If you’ve seen my Contact Us page lately, you’ll know I’ve consciously reduced the amount of Kickstarter content I’ve run on this site. The fact is, there are too many great Kickstarter projects and not enough time for me to cover them all.
Occasionally something comes along that hits the right buttons though and that’s exactly what has happened with Wildside Gaming System – The Free Tabletop Roleplaying App, currently fundraising on Kickstarter. Wildside appears to be a contender to other apps such as Roll20, Fantasy Grounds, and other virtual tabletops. It tries to stand out by including a full rule set for Wildside, a traditional fantasy RPG, in addition to an open engine for GMs to use to play any other RPG they choose.
More importantly, as it relates to the Vision of Accessible Games, is that the app promises to meet web accessibility standards and has a few experts on the team of developers and testers. According to the Kickstarter FAQ:
Q: I’ve looked over the KS page and didn’t see any mention of accessibility. Will it support various screen readers for each platform (JAWS or ZoomText for PC, VoiceOver for iOS, TalkBack for Android, etc.)?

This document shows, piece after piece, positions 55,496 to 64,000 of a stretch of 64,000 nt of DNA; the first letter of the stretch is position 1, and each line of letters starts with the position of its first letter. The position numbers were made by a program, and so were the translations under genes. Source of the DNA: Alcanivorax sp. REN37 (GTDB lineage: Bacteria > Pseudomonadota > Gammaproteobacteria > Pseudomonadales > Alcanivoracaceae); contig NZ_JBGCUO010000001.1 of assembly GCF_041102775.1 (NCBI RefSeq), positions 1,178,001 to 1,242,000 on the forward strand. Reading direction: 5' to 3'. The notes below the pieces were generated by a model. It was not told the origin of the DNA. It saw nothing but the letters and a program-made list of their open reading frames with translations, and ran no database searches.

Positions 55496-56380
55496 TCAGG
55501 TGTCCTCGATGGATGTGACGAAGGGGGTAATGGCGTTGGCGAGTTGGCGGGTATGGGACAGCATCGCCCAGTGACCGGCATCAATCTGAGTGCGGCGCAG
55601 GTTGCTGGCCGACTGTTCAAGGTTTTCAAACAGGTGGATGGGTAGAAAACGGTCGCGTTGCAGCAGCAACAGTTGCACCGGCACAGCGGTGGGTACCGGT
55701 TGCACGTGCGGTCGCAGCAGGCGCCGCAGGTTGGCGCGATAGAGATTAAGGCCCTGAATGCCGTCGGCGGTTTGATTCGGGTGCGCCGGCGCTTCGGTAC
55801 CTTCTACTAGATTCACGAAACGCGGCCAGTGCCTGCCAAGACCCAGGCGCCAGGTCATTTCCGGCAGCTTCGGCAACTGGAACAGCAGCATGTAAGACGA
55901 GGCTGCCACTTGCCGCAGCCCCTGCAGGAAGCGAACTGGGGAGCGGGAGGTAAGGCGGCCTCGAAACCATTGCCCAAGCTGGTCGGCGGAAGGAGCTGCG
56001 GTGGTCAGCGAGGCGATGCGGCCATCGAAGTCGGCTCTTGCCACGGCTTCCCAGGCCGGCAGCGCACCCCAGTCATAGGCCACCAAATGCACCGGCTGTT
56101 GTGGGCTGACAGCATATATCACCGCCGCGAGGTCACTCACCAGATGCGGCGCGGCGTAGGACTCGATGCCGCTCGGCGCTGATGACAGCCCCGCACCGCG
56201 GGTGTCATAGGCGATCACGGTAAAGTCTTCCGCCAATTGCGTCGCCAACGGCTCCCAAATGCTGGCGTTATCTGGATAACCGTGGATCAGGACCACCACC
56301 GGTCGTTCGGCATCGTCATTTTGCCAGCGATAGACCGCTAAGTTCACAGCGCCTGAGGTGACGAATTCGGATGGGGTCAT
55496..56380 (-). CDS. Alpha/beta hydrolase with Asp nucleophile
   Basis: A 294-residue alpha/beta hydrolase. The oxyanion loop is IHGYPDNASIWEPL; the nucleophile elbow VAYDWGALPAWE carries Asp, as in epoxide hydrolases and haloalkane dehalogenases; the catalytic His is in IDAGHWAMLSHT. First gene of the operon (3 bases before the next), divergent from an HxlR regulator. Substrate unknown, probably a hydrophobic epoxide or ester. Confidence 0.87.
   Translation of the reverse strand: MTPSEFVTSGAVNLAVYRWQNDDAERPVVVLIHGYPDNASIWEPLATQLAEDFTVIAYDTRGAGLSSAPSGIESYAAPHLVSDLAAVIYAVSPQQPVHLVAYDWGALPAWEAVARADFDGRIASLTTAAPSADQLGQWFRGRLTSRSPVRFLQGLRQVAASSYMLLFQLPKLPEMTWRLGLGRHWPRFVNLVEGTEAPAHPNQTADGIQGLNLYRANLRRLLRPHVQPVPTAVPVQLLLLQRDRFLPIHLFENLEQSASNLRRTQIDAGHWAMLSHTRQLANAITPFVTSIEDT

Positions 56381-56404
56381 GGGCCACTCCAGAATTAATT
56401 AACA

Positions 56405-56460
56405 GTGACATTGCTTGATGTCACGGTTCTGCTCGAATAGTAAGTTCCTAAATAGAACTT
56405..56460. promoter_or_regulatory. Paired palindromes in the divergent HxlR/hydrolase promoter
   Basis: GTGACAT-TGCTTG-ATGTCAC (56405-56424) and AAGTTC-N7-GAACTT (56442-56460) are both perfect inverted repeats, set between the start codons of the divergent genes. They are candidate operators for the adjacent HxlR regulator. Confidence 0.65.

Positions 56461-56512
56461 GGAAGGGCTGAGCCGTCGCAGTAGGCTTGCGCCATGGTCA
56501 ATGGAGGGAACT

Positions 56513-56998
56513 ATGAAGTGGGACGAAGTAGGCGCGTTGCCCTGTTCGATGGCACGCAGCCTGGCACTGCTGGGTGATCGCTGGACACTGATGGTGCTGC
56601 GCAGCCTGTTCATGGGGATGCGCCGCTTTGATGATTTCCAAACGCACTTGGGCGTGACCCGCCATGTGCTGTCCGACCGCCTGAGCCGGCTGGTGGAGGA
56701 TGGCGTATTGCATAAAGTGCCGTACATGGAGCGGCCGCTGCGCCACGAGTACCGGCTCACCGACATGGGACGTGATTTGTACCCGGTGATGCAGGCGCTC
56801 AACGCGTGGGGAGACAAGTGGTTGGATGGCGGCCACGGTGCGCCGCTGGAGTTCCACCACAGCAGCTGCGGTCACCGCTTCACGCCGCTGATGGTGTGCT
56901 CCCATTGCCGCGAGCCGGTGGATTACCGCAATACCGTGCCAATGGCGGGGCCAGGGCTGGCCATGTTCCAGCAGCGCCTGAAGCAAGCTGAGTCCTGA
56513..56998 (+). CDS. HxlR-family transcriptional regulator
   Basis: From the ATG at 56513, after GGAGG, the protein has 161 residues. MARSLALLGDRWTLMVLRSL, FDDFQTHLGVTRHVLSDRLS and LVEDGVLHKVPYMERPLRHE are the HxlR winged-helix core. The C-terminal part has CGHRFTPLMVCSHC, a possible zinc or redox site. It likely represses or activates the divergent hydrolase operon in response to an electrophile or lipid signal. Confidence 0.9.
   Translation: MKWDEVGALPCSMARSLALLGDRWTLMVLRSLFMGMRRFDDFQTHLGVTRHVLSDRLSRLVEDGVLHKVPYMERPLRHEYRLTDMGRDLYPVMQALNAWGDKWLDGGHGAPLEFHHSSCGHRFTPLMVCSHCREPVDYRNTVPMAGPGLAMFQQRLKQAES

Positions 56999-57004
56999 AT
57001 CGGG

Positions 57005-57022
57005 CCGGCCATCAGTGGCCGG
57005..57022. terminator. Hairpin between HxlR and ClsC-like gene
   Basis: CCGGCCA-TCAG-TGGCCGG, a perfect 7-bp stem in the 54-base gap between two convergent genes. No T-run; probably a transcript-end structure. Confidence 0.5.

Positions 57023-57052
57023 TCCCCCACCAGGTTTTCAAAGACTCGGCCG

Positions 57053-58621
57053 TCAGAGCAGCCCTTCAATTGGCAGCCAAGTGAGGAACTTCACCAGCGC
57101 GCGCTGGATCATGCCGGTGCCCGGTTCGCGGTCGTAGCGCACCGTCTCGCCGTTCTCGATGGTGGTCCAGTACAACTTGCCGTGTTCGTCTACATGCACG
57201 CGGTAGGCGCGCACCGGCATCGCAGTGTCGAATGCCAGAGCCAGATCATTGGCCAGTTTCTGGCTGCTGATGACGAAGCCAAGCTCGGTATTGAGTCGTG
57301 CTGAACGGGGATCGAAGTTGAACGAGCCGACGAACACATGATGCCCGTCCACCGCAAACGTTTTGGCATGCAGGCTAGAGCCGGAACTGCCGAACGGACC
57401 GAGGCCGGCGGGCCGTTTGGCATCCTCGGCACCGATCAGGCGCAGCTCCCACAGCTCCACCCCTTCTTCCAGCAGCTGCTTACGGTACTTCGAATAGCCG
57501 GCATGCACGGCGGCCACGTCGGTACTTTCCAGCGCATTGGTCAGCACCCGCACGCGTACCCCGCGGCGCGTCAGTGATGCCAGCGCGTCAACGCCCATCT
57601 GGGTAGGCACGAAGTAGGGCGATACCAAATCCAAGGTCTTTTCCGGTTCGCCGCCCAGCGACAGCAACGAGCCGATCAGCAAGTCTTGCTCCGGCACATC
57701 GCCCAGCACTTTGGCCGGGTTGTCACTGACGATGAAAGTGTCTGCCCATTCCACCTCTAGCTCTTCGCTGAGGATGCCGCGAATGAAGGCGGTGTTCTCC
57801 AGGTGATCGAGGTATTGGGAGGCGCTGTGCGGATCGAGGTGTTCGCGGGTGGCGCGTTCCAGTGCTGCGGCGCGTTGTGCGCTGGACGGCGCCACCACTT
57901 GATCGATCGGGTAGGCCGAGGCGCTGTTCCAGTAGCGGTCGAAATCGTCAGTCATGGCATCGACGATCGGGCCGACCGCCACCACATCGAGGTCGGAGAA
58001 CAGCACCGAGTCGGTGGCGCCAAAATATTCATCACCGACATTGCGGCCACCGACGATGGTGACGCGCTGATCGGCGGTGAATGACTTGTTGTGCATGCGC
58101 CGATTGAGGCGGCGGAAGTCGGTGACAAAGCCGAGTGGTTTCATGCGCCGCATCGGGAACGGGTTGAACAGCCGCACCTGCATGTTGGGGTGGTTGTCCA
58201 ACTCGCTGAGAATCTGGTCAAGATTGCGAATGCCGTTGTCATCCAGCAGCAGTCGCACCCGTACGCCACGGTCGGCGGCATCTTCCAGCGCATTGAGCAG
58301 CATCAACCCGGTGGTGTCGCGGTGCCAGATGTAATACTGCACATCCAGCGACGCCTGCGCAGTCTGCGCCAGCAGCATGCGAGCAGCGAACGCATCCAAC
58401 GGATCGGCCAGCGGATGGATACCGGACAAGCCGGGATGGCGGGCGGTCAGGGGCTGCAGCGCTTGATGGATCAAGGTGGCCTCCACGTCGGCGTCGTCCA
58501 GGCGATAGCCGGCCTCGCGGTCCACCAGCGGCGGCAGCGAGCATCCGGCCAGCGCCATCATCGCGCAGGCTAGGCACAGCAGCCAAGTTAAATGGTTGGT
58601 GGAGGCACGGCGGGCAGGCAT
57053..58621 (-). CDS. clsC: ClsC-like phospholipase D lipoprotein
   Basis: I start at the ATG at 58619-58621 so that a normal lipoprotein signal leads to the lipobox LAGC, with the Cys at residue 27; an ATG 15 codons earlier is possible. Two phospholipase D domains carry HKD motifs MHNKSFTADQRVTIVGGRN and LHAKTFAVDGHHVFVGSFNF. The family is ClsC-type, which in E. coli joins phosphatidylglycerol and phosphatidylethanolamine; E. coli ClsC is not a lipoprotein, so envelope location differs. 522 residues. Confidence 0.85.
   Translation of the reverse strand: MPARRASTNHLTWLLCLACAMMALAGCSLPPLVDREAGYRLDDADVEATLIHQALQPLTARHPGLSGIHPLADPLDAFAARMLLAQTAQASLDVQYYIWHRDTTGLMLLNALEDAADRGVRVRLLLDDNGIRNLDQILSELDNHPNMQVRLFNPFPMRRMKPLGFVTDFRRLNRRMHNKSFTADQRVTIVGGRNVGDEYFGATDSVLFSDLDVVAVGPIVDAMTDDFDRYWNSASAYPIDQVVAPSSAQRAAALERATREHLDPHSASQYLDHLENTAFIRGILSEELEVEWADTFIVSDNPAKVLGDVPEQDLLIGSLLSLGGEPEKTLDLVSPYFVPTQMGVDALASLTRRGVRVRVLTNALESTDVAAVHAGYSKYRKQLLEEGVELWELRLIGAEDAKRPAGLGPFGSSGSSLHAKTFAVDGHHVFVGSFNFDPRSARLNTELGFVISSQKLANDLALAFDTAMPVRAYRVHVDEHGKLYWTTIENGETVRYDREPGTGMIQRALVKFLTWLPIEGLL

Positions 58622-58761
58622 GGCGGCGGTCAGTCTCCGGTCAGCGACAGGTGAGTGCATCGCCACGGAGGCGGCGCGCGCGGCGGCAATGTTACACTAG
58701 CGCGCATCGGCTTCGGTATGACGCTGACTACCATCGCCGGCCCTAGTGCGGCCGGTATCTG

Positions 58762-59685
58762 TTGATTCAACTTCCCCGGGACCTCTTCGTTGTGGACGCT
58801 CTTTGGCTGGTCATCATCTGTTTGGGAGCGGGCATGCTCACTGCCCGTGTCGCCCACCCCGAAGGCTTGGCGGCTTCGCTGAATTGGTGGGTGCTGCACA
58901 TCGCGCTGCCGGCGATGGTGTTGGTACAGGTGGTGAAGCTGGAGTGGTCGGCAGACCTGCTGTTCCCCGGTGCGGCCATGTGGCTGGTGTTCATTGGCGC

A: The coding is all being done to web accessibility standards and it should run on all platforms. (It’s being created as a web app, which then has “shells” wrapped around it for iOS, Android, etc.) The head of our programming team is a senior web developer for a major retailer in her day job so she’s used to working in an environment where everything is expected to meet all accessibility standards. And a specialist in accessibility platforms will be evaluating to make sure everything works as it should. I’m sure there will be bugs to work out that won’t be apparent until beta testing – just because something works to the standards doesn’t mean it works well enough for fun and effective gaming – and we will be leaning on accessible gaming advocates both in early development to try specific modules of the app, and later to help get the beta into the hands of as many players who can test it on variant platforms as we can.
I will note that apps not designed natively for Android, such as web apps wrapped in a container like they mentioned above, are not always accessible using TalkBack. Thankfully the app will be cross-platform and we can use it on other devices, but it remains to be seen whether or not this will be a 100% accessible solution.
Still, I like that the developer is keeping accessibility in mind and I think we should all check them out. I pledged my own support, and if it’s something that piques your interest then I suggest you look over the project and consider doing the same.
The developers are trying to raise $5,000 USD or more by Friday, August 5th. Check out the campaign page for more details.